The spring semester is winding down, and that means that Ozarks News Journal has reached the end of its first school year in publication. I publish the site for my JRN378 Multimedia Journalism class.
Publishing on the server of the College of Arts & Letters at MSU presented certain difficulties — mostly technical/procedural. As the deadline to get a site running rapidly approached, I made the decision to publish ONJ myself (including paying for it) using the same hosting company I use for Rhetorica and Carbon Trace. No big deal as far as I’m concerned except that my kiester is on the line if anything goes wrong.
I’m very pleased with the work ONJ reporters did this year. They did what I wanted them to do most: Take the site seriously as a news organization. Not long after our coverage schedule began, I could hear them on their cell phones in the ONJ newsroom talking to sources and referring to themselves as reporters for Ozarks News Journal.
Reality is the best teacher. My job is to push them into it.
The ONJ reporters have one more feature package assignment to do before the semester ends (deadline 2 May). And they will continue to write their blogs through 4 May.
So what happens this summer? Well, I’ll be doing some blogging for the site. We have an audience now, so it’s important not to let ONJ simply go dark for three months. Further, I need to stay ahead of the curves — and, yes, there are several. A transparency curve. A web journalism curve. A how-do-I-use-the-latest-new-tool curve. The social media curve.
Furhter, any ONJ reporter is welcome to continue contributing. I hope some of them will do so.
Each student will complete a synthesis paper assignment in which they assess their work and what they think they learned. But just as important, they will tell me where this thing needs to go. I’ll be paying very careful attention to their comments and suggestions. They are the future of journalism. They understand that the web (and multimedia reporting and story-telling) will largely be that future. I see very few students now in our print/internet journalism track who assume they will be going to work for print-only news organizations.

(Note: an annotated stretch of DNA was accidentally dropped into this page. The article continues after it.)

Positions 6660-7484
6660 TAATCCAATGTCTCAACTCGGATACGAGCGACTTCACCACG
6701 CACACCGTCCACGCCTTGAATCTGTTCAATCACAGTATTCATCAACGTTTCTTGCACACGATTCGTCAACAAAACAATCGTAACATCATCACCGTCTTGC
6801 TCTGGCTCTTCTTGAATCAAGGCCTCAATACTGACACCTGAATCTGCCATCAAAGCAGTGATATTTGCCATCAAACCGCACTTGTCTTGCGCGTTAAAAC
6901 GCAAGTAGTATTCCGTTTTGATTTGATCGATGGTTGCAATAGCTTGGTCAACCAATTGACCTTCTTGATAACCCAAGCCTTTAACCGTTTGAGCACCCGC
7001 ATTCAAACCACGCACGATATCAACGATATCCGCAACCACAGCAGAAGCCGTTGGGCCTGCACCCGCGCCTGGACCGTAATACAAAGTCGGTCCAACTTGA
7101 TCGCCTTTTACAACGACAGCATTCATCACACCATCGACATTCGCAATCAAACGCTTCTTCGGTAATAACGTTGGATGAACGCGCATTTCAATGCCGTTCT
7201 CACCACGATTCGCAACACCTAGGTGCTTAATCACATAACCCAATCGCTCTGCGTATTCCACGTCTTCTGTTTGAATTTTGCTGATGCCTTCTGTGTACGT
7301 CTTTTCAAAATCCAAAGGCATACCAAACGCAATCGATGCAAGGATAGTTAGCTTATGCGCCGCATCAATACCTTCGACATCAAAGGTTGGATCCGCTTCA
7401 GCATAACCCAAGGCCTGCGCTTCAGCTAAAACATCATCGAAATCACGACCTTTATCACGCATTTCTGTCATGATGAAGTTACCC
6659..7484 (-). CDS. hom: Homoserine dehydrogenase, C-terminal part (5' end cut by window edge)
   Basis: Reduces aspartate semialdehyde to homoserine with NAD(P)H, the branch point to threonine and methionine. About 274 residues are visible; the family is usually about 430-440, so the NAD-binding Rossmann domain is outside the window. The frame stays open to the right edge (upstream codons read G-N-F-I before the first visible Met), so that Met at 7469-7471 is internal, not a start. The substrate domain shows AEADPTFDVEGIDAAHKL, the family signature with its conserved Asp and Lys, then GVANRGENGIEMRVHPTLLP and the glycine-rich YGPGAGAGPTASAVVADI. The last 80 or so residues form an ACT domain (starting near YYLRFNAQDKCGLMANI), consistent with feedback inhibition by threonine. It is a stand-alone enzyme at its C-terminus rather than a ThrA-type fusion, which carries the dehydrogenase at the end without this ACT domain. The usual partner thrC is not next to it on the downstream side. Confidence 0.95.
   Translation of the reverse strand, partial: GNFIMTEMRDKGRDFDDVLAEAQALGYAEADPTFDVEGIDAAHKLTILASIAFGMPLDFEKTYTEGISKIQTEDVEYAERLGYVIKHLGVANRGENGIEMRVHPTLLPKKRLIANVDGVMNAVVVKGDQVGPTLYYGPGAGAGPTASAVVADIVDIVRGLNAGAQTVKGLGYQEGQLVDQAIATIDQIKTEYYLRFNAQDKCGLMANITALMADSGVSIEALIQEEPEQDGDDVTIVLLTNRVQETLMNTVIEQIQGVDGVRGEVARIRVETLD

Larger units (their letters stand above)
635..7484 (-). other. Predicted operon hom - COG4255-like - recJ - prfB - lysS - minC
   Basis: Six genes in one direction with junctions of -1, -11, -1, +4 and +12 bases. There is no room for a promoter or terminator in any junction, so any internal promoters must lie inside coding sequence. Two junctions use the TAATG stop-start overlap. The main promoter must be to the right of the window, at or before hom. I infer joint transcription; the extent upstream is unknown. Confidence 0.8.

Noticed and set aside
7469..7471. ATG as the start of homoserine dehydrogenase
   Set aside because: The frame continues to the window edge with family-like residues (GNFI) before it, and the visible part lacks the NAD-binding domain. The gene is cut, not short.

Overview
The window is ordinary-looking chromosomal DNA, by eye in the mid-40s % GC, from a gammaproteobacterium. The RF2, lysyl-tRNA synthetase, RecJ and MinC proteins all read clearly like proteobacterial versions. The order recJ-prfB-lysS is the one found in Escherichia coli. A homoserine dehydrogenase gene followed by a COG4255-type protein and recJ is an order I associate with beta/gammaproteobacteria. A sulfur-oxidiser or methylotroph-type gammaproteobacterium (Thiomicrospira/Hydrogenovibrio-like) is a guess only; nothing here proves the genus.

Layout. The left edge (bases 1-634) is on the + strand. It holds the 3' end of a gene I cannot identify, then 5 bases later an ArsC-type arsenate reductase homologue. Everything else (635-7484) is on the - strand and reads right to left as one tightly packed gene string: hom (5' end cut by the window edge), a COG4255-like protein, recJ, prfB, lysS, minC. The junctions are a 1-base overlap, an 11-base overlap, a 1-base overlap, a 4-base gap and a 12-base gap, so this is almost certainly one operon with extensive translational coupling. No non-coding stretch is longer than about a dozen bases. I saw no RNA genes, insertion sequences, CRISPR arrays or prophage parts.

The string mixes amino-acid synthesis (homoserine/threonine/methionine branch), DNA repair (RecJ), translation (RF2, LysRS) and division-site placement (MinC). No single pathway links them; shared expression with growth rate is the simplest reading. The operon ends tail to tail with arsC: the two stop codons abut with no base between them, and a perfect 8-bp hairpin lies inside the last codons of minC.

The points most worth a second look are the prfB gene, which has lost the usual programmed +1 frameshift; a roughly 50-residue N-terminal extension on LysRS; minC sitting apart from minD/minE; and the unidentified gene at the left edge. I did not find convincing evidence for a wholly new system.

We cover a lot of bases in the Department of Media, Journalism & Film. One of them is web-tech skills. A group of students is doing a project for one of our web classes to develop an ONJ iPhone app and a new WordPress theme designed to meet our needs and look snazzy.
So things are moving forward rapidly.
Once again, I’ve arrived at the point in a post in which I ought to actually discuss what the headline promises. And once again, I’m bailing out. I don’t know what it all means yet. This I do know: If students continue to improve the site (and their reporting), ONJ will soon become an important news organization in Springfield. Our public affairs focus — following from our university mission — will give us a unique and complementary niche here. Then, I think, we’ll be in a position to learn something.